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nato, kurds, foreign policy

NATO is Bargaining with Kurdish Lives

The accession of Sweden and Finland into the military alliance hinges on Turkish animosity toward the Kurds.

Words: Samuel Gardner-Bird
Pictures: Levi Meir Clancy

On June 28, Sweden, Finland, and Turkey struck a deal that would allow the Nordic nations to enter the NATO accession process, ending decades of neutrality. President Joe Biden touted the breakthrough at the NATO summit in Madrid and praised Turkey’s President Recep Tayyip Erdoğan, for his efforts to reach an agreement and establish a grain corridor out of Ukraine. This appears to be a major victory for an alliance ostensibly based on core democratic values, human rights, and sovereignty.

Sweden and Finland’s decision to enter the NATO accession process upended their traditional logic of nonalignment, policies which were developed to avoid a confrontation with Russia. But after the shock of Russia’s invasion of Ukraine, joining the alliance suddenly seemed like a good deal. Finland in particular has reasonable security concerns: it shares an 800-mile-long border with Russia, it ceded swaths of land to Moscow during World War II, and its neutrality during the Cold War was largely imposed through the threat of Soviet force.

A key sticking point though, were stipulations that Turkey placed on the countries before agreeing to vote them in. Turkey’s additions include an agreement that Sweden and Finland will cooperate on matters of counterterrorism, particularly related to the activities of the Kurdish Workers’ Party (PKK) and the Syrian People’s Protection Units (YPG), two affiliated militant Kurdish groups; the former is listed as a terrorist group by the United States, EU, and Turkey.

Sweden and Finland’s support for Syrian Kurdish groups was at the heart of Turkey’s threatened veto on NATO membership for the two nations.

This could possibly include the extradition of Kurdish individuals living in Finland and Sweden who are considered terrorists by Turkish officials. The two nations have also ended an arms embargo on Turkey, imposed after the Turkish offensive against Syrian Kurds in 2019. This element of the deal has been sharply criticized by Finnish and Swedish Kurds, who argue that it could lead to the erosion of human rights and constitutes “shameful concessions” to the autocratic rule of Ankara.

This is not the first time the Kurds have felt victimized by NATO policies, and particularly bullied by Turkey. For decades, NATO, primarily led by the United States, have allowed the Kurds to be massacred, bombed, and displaced — supposedly with the aim of furthering more important strategic interests.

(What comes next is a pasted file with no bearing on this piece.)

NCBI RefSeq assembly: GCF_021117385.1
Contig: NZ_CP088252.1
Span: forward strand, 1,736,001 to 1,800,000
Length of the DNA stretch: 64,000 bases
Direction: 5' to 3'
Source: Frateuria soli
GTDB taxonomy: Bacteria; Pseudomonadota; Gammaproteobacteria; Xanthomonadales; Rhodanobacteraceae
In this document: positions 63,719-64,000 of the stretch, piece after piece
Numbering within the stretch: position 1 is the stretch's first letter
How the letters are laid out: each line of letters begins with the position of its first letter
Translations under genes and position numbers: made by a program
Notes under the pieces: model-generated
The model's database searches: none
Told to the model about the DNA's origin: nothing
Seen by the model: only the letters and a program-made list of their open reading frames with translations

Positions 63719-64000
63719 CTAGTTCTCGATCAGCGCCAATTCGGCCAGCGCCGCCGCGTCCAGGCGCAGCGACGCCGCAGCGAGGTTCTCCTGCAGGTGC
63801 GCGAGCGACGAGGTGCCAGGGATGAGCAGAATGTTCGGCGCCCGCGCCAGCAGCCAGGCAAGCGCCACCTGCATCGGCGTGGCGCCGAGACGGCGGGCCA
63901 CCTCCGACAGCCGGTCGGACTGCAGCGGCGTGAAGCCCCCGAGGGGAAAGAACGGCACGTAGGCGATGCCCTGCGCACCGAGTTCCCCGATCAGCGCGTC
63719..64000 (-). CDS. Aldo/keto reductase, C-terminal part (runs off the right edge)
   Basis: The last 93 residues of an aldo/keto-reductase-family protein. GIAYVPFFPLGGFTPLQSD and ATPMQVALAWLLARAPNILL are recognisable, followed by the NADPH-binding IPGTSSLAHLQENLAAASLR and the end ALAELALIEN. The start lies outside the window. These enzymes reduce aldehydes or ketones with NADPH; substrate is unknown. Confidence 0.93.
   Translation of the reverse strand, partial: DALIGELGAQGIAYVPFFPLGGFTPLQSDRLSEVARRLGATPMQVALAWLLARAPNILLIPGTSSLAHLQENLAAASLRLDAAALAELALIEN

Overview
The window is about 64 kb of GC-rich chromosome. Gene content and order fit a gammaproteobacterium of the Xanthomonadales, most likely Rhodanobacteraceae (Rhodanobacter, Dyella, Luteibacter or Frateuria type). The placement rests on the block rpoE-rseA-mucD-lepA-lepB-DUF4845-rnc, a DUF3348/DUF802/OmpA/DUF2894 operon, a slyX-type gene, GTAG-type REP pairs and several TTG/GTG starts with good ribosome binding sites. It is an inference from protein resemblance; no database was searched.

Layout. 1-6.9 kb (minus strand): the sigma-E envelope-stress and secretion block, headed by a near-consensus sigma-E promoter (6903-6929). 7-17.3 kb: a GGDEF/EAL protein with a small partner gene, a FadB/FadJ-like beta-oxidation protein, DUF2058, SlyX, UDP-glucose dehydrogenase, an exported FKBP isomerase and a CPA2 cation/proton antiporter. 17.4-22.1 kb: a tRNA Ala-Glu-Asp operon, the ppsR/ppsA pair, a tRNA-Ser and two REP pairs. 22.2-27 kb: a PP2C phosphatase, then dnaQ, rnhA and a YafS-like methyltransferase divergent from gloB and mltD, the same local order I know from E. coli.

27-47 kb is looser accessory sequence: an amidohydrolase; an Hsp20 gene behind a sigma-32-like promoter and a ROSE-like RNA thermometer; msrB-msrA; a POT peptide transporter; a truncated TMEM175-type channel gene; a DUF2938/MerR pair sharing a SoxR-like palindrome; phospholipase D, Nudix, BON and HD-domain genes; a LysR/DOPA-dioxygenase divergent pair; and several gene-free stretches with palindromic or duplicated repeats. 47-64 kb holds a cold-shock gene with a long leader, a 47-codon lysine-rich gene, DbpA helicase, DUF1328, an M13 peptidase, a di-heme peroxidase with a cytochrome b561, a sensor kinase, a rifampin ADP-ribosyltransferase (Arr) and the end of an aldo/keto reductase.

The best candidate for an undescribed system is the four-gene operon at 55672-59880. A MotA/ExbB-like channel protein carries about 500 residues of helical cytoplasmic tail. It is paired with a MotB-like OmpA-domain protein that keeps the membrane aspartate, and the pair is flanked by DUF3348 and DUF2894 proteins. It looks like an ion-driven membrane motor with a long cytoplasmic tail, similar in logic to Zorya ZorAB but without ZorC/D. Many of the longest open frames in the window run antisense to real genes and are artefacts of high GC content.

Since the founding of the modern Turkish state, Ankara has rejected the notion of a separate Kurdish identity and gone to extraordinary lengths to extinguish any ideas of Kurdish autonomy. For decades, governments in Ankara have criminalized the Kurdish language and culture. It is only recently that Turkish politicians would admit there are Kurds living in Turkey.

Despite Turkey’s current role as a vital partner in countering Russia’s invasion, the war Turkey’s security forces have pursued against Kurdistan is eerily reminiscent of the Russian tactics that NATO is trying to deter in Ukraine. Ankara’s traditional view that Turkish Kurds are not a distinct minority group is shared by President Vladimir Putin, albeit in different terms, who suggested that Ukraine was a Bolshevik aberration and that Ukrainians are actually one with the Russian people.

In 2019, after a phone call with Erdoğan, then-President Donald Trump abruptly decided to withdraw US troops from northern Syria. Trump cast the decision in the rhetoric of “America First,” stating that he was living up to his promise to end “endless war.” But the subsequent attempt by Vice President Mike Pence to strike a ceasefire between Turkey and the YPG demonstrated that Trump’s transactional diplomacy often led to more bloodshed. There was an immediate outcry denouncing the abandonment of Kurdish allies who had fought in the US coalition against ISIS. Emmanuel Macron famously stated that NATO was suffering from “brain death,” in response to the lack of planning between the United States and Turkey. President Joe Biden, campaigning for the Democratic nomination at the time, lambasted Trump for the pullout, saying he “sold them out.”

Following US withdrawal, the Syrian YPG faced the Turkish operation alone, without the support of the Americans who had relied on them to defeat the Islamic State. A US diplomat on the ground noted that the United States had stood and watched as Turkish-backed Islamist forces attempted the “ethnic cleansing” of Kurdish areas in northern Syria.

Trump’s policy deserved the reaction it got. But now in 2022, another potential abandonment of the Kurds in Madrid is receiving scant attention from the same press and politicians who excoriated Trump’s withdrawal.


Turkey became a vital country for the United States during the Cold War, serving as a bulwark in the global fight against communism. The country occupies a crucial geography, straddling the border between Europe and Asia, and it controls access to the Black Sea through the Bosphorus Straits.

In recent years, Turkey became a reluctant partner in the fight against Islamic State, allowing the US-led coalition to launch strikes from Turkish areas. This came despite reports that Turkey was arming Syrian Islamist rebel groups in 2013. Although Turkey has not been a reliable partner, its current diplomatic leverage is afforded by its ability to veto Sweden and Finland’s bid to join NATO.

The articles concerning Kurds in the NATO accession plan for Sweden and Finland conflate the YPG and the PKK but the two groups are distinct. Turkey has blurred this distinction. The PKK, Turkey’s main domestic adversary, is an organization that has waged a brutal conflict with Turkish security forces since its founding in 1978. Originally formed by Abdullah Ocalan in Turkey as a Marxist-Leninist movement to establish an independent Kurdistan, the PKK began launching costly attacks in the 1980s against Turkish security forces and government figures in southeastern Turkey. The group has also been responsible for thousands of civilian deaths, largely through bomb attacks on Turkish metropolitan areas.

In the 1990s, Turkey’s campaign against the PKK reached a fever pitch as hundreds of villages were destroyed and millions of Turkish Kurds were displaced. At that time, Turkey became one of the largest recipients of US military aid despite its prosecution of a devastating counterinsurgency war against Kurdish majority areas in Turkey. This is not shocking, the US has often delivered large sums of foreign aid to some of the world’s worst human rights abusers. US officials argued that supplying weapons shipments gave them the ability to change Turkey’s behavior and negotiate ceasefires, a power that was rarely wielded. The war has continued to ratchet up in recent years and the International Crisis Group estimates that over 6,000 people have died in the conflict since 2015.